The passing of U.S. Supreme Court Justice Antonin Scalia shocked the country Saturday. The conservative titan served on the bench of the nation’s highest court since 1986, earning enthusiastic esteem from the right wing and vigorous vitriol from the left. Quoting my constitutional law professor Paul R. Baier, Scalia “roared from the bench” like a “lion” with stark opinions and scathing dissents rooted in originalism.

Scalia’s approach to the law resulted in a mixed First Amendment legacy. Some of the Justice’s beliefs stunted the growth of speech freedoms, while others expanded speech rights into the 21st century.

For example, Scalia opposed cameras in the Supreme Court, refusing to allow the public to peek inside the most secretive branch of our government.[1] Scalia believed the First Amendment’s Establishment Clause permits government endorsement of religion and dismissed the principle of neutrality.[2]  Scalia cast the decisive vote in carving out an exception for First Amendment rights of students in Hazelwood[3] and voted against student speech rights again in Morse v. Frederick.[4] Scalia repudiated the actual malice standard for defamation of public officials from the seminal case New York Times Co. v. Sullivan.[5] Although not squarely a speech issue, Scalia stood fervent against civil liberties of the LGBT+ community.[6]

However, Scalia’s record contained moments of victory for First Amendment freedoms. In reflecting on the life of one of the most memorable Justices of our lifetime, here are some notable First Amendment opinions from Scalia:

Flag-burning ban infringes First Amendment – Texas v. Johnson, 491 U.S. 397 (1989).

Although Justice Brennan penned the majority opinion, Scalia’s vote in the 5-4 majority that found Texas’ flag-burning law unconstitutional under the First Amendment was crucial during the early days of his tenure on the Court. During oral arguments, Scalia challenged the Dallas County Assistant District Attorney Kathi Alyce Drew, gaining laughter from the audience by asking about the extent to which laws should protect venerated items, such as the state flower. Scalia continued to play the role of the Court’s comedian for the remainder of his Supreme Court stint.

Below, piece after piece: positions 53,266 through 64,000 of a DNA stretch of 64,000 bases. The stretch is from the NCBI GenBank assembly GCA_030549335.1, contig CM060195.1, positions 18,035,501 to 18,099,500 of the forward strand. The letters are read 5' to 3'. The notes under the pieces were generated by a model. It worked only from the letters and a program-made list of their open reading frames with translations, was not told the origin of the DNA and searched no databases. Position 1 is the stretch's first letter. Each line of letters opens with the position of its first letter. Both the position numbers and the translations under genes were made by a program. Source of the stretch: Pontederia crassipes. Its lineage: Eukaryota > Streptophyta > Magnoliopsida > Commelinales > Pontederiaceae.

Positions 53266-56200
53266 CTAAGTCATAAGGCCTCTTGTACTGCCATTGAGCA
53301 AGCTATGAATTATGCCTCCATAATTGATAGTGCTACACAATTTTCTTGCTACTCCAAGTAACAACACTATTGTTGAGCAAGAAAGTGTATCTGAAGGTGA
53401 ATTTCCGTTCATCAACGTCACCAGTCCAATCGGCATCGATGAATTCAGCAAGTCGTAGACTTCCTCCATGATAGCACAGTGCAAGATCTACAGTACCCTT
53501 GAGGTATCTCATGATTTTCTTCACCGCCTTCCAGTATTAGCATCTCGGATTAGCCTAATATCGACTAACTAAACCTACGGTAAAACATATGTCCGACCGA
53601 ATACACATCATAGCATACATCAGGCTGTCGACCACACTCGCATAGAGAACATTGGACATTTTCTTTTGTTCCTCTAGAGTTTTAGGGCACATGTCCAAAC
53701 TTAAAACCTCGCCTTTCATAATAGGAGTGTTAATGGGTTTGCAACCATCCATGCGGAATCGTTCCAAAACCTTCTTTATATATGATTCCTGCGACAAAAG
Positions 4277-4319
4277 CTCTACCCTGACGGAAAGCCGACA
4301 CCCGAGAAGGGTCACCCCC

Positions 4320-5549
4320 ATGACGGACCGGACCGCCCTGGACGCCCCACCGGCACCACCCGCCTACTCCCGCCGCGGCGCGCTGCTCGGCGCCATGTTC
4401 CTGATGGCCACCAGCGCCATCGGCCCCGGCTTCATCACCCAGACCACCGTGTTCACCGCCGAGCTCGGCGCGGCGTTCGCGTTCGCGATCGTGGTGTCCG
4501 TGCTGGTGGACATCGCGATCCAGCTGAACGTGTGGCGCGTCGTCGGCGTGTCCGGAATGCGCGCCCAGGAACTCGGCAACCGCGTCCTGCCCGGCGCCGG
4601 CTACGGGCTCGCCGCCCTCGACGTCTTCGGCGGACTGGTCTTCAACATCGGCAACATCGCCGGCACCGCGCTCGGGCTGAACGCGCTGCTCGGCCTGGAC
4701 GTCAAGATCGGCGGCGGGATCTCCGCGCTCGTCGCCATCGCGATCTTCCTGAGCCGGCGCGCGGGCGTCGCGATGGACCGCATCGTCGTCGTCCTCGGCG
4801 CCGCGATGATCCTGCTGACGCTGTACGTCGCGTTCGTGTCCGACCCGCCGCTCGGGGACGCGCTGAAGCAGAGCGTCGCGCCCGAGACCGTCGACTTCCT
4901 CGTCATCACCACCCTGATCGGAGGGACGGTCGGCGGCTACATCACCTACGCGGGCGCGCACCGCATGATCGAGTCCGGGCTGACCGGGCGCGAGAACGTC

Full opinion here.

Cross-burning ordinance unconstitutional – R.A.V. v. St. Paul, 505 U.S. 377 (1992).

Three years later, the Court confronted another heated First Amendment case. In R.A.V., the Court considered the constitutionality of a St. Paul (Minnesota) ordinance prohibiting the placing of a “symbol, object, appellation, characterization or graffiti” (including burning a cross) when “one knows or has reasonable grounds to know arouses anger, alarm or resentment in others on the basis of race, color, creed, religion or gender . . . .” The defendant was charged under the law after making a cross out of broken chair legs and burning the cross inside the fenced yard of a family across the street. Scalia determined the ordinance was facially unconstitutional as a content-based and viewpoint-based restriction on speech.

“Displays containing abusive invective, no matter how vicious or severe, are permissible unless they are addressed to one of the specified disfavored topics. . . . The First Amendment does not permit St. Paul to impose special prohibitions on those speakers who express views on disfavored subjects.”[7]

“Let there be no mistake about our belief that burning a cross in someone’s front yard is reprehensible. But St. Paul has sufficient means at its disposal to prevent such behavior without adding the First Amendment to the fire.”[8]